So here I am writing this blog after an exciting phase of Google Summer of Code 2019. This was the second phase of the program and it has been quite exciting, to be honest. There was a lot of research, a lot of thinking and the work to get the bears done. Let’s discuss some of the things I really enjoyed during this phase.
Probably the most exciting bear I’ve ever written. This bear does some magic. Yes, its true, magic. Let me explain:
We always have those requirements in the requirements.txt which we have to install every time we want some software to work. Well, those requirements aren’t always good. They just break, a lot of times. Yeah, I know we pin them to a specific version but for development of projects which need the most updated versions of every package, they are kept in compatibility mode. This means that they can still update, it just makes sure that they are compatible with the version we tested them on. And as the requirement progresses, they keep changing their dependencies and for as good as pip is, they create conflicts!
The conflicts are too common, and pip still doesn’t have its most required feature, the conflict resolution mechanism. It is still in development, but I think it’s still gonna take some time to be good enough.
About the bear now:
The smart RequirementsCheckBear basically uses the functionality of pip-compile which comes as a part of pip-tools . That and some processing from our side makes the bear complete. The aim of the bear was to check for such conflicts, and if there are some conflicts then let the user know about it. The pip-compile is a wonderful tool, which basically mimics the installation of pip requirements. It just does it without actually doing it. So, without actually installing the requirements it generates the dependency tree. How cool is that! I tried going through the pip-tools code for the compilation part, but let’s leave that for now.
If you’re curious like me, here is the code for the RequirementsCheckBear:
Yes, the tests are also there but I don’t think you’d be interested in that. Now, this bear is just awesome because it actually helps you to control the conflicts caused due to the requirements. This bear was I think a much difficult task to do, considering the complexity of the raw solution. It’s much harder to actually complete the solution than to just think about it.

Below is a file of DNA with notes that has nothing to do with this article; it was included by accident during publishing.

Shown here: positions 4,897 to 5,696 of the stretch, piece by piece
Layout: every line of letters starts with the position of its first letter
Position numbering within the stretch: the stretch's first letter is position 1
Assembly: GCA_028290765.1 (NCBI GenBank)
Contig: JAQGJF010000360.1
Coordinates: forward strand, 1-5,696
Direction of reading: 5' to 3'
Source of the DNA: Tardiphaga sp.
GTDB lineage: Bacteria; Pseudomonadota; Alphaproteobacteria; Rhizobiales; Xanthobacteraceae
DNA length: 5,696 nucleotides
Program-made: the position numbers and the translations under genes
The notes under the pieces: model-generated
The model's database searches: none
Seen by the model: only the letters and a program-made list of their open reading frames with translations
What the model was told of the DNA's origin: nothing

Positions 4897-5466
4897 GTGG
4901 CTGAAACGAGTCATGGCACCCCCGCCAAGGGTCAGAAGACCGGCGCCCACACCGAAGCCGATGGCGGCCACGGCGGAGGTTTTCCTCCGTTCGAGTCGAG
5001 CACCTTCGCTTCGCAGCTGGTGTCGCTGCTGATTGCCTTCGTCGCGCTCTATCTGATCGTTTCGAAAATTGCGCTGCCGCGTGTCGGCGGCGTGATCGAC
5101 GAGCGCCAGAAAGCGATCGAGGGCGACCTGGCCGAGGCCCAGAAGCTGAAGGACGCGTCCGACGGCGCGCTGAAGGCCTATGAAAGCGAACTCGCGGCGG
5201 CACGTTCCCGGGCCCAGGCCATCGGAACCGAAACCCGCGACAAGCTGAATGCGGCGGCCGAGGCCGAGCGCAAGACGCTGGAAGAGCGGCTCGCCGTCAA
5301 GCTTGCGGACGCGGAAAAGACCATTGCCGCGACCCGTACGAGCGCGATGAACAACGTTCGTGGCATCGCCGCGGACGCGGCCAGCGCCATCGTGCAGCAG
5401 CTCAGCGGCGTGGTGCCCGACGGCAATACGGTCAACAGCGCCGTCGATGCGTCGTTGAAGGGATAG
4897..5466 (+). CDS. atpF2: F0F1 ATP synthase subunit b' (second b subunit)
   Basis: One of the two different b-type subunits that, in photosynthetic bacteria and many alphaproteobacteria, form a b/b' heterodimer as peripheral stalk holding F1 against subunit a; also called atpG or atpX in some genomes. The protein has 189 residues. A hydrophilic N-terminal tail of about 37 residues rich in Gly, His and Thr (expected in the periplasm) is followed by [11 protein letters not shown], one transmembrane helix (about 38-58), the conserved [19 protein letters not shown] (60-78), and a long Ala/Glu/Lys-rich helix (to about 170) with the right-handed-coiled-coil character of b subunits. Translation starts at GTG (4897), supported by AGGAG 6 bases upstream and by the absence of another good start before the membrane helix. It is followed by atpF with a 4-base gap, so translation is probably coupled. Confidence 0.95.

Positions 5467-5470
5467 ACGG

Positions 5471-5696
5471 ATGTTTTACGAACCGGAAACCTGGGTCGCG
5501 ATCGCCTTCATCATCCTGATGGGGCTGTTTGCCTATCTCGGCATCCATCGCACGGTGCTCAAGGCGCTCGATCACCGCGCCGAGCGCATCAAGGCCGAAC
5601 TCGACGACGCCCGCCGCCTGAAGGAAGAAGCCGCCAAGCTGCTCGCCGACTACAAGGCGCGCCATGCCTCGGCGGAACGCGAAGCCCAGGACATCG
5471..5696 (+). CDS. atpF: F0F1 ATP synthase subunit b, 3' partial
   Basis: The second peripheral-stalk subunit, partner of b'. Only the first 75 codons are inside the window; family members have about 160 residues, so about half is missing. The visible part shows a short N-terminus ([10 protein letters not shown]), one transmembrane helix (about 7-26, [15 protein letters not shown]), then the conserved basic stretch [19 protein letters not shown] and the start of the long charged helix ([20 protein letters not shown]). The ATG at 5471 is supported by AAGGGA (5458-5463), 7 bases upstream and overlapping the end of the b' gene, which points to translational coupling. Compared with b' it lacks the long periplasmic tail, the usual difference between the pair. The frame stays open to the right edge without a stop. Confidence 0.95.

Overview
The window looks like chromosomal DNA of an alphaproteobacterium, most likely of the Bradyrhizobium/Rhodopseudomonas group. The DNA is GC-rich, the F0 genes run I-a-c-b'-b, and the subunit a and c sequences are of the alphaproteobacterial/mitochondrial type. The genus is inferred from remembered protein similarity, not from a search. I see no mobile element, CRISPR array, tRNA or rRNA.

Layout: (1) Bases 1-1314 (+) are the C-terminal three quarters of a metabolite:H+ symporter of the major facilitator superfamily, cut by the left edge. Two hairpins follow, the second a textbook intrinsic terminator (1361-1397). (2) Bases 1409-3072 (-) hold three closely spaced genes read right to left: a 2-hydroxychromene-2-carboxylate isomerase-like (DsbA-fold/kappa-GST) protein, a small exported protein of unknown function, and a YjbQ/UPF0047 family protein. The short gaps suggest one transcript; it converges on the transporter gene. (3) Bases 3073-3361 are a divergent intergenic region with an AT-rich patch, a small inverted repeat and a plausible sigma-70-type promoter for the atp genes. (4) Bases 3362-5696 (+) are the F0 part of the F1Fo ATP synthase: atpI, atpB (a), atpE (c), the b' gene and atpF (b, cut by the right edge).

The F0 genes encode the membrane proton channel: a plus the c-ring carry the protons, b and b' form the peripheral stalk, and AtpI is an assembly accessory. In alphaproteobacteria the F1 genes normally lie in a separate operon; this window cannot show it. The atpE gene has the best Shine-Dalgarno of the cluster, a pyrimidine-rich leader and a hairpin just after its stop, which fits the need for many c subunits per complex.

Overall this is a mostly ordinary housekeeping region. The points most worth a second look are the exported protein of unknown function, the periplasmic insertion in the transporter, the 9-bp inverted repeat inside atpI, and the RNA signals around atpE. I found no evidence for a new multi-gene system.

Enough, let’s move to the next bear quickly:
The regex, yeah they are quite powerful. And its equally important to keep them in a check. Sometimes, we do stupid things in the regex, we keep something we might not actually need or something which is different from what we think it is. To help with the cause, we now have a nice RegexLintBear.
This bear internally uses the regexlint tool but makes it complete and more powerful. The regexlint requires regex or strings directly as the input. But, as we know its terrible to manually pass all those strings to it. We want it to automatically get all the regex from a file and run the regexlint on each one of them and return the result. Well, the RegexLintBear exactly does this. It uses AnnotationBear which is another cool coala bear btw, to get all the strings from the files. Later we detect all the regexes out of it and run regexlint on them. Giving away the nice coala results.
Well actually, regexlint does some really nice stuff, I’m not going deep into it. But because of the bear, the tool gets much more interesting and useful
Here is some code for the nerds:
So with that, I think its time to end this blog. I’m quite happy to finish all the assigned tasks this phase. And I’m really excited about the next phase now, a lot of more interesting things to come up next month.
Also, my college is gonna start soon, so I think its gonna be quite hectic. But, nevertheless, it’s going to be a lot more interesting.